–One side note from this week’s CTIA show: Normal device power players like Samsung, Motorola and Nokia were notably absent from the show floor replaced with the likes of Plum, Konka, Haier and Sendtel as well as what seemed like hundreds of accessory companies.













Not that these new players don’t have significance, but when established companies start bypassing your event that could be a hint that your event might need a re-fresh.

–While on the topic of trade shows, I am still confused by the “eye candy” that remains deployed across show floors in what I can only guess are attempts to lure the predominately male show goers into booths that they would normally not have any interest in visiting. It’s not that I mind the visual stimulation, it’s just that I am not sure how to interact with it.

You obviously can’t expect any of these “booth employees” to help me with device specifications or clarify pricing strategies, yet you don’t want to seem like a jerk who thinks these people can’t discuss device specifications or clarify pricing strategies. For me, the best move is to just keep moving. Nothing to see here.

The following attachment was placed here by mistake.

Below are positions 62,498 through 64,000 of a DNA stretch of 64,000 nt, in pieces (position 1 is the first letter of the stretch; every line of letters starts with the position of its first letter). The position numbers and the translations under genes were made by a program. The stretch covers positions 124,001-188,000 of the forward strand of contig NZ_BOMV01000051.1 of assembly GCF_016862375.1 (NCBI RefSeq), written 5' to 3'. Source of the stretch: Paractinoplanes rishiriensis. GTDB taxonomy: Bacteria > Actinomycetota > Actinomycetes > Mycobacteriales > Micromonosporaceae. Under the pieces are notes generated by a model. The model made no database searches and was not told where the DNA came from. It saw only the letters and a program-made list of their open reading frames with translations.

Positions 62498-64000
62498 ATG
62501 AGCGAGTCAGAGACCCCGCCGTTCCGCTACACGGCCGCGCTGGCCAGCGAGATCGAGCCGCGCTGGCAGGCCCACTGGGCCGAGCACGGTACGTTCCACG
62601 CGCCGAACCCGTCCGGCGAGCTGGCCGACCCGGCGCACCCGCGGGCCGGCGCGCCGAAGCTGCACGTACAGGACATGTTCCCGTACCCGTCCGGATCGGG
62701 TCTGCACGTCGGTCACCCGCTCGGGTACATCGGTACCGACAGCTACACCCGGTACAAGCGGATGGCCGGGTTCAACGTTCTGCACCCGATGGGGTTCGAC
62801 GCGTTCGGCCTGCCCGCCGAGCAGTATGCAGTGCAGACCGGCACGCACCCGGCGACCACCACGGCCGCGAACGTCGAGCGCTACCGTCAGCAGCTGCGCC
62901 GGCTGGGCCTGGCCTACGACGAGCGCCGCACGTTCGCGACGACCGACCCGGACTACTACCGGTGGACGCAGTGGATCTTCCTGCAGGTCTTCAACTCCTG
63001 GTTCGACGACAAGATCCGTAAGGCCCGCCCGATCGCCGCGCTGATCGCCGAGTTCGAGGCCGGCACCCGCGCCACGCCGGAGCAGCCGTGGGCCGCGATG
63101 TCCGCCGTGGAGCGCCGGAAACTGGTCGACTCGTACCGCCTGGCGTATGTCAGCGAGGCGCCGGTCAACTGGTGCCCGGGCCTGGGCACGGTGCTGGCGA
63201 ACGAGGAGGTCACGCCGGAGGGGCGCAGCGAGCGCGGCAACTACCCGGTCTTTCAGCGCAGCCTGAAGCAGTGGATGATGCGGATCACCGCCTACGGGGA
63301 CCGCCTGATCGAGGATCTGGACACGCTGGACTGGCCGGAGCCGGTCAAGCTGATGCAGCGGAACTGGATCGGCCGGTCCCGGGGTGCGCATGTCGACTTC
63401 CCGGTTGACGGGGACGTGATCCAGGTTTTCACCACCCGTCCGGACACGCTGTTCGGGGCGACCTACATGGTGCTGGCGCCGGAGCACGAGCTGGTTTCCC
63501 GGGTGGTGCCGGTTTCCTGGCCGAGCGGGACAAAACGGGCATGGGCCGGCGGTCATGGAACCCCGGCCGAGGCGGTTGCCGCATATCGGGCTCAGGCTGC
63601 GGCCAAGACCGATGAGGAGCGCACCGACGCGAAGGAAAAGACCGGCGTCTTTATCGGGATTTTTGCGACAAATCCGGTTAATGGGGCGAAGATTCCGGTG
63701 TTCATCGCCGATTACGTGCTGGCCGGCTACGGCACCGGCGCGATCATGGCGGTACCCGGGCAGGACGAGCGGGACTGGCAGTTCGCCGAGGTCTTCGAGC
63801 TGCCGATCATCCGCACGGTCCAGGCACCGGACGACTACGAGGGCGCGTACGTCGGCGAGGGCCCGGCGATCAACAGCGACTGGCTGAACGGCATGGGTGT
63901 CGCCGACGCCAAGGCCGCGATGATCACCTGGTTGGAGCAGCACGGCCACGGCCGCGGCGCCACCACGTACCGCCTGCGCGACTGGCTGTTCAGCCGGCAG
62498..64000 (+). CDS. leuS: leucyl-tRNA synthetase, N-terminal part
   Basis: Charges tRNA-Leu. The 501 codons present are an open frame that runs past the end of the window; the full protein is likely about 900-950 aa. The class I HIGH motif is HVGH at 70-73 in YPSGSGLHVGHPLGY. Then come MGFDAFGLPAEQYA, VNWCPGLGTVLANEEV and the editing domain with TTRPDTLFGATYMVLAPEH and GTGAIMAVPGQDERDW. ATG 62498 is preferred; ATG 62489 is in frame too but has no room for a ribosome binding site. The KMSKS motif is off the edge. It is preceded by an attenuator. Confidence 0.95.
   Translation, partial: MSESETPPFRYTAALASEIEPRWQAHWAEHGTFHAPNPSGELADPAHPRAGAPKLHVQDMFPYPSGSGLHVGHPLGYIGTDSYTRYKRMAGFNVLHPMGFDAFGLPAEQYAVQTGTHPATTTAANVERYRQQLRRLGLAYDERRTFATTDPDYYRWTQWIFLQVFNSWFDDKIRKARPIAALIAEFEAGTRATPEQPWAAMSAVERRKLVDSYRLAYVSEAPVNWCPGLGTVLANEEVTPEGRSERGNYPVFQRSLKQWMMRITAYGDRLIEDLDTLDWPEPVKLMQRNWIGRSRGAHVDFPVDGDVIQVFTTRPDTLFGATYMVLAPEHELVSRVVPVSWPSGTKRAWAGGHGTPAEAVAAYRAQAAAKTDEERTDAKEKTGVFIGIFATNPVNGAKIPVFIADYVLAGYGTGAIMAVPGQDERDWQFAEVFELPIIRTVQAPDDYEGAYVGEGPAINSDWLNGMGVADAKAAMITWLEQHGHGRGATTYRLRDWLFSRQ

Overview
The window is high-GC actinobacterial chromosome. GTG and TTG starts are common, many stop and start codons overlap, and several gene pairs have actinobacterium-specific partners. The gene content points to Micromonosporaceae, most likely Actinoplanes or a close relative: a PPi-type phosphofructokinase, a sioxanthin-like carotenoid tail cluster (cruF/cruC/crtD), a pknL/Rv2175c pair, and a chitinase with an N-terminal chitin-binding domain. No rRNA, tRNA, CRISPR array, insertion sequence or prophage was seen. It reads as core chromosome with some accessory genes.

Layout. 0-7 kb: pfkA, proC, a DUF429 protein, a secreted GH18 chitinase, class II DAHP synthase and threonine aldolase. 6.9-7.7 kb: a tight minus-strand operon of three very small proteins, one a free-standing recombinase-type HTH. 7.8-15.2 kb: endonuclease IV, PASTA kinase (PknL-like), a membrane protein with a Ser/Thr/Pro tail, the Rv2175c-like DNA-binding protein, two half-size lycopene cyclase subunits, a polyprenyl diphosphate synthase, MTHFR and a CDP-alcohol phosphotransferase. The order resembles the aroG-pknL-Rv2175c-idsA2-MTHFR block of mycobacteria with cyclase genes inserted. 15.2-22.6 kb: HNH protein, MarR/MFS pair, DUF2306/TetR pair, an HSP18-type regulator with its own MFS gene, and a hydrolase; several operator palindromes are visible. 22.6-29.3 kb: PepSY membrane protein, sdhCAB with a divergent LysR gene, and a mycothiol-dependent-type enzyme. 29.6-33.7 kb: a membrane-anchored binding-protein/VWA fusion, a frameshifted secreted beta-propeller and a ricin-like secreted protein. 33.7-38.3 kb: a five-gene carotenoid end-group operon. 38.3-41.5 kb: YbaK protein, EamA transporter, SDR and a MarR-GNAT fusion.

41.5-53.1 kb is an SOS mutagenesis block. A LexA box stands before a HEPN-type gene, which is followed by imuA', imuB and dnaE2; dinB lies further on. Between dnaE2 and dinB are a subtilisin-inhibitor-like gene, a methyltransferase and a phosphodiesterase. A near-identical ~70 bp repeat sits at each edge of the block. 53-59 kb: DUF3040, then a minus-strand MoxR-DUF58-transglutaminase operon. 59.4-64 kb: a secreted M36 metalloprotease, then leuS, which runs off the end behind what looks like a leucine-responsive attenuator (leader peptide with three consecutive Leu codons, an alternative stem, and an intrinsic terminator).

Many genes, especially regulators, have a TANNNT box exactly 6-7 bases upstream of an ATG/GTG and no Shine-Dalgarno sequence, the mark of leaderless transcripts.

–“Well I’m as cool as a cucumber in a bowl of hot sauce/You’ve got the rhyme and reason but no cause/Well if you’re hot to trot you think you’re slicker than grease/I’ve got news for you crews you’ll be sucking like a leech”

I welcome your comments. Please send me an email at dmeyer@rcrwireless.com.

Bored? Why not follow me on Twitter?

About Author

Dan Meyer

Editor-in-Chief, Telecom Software, Policy, Wireless Carriers
Dan Meyer started at RCR Wireless News in 1999 covering wireless carriers and wireless technologies. As editor-in-chief, Dan oversees editorial direction, reports on news from the wireless industry, including telecom software, policy and wireless carriers, and provides opinion stories on topics of concern to the market such as his popular Friday column “Worst of the Week.”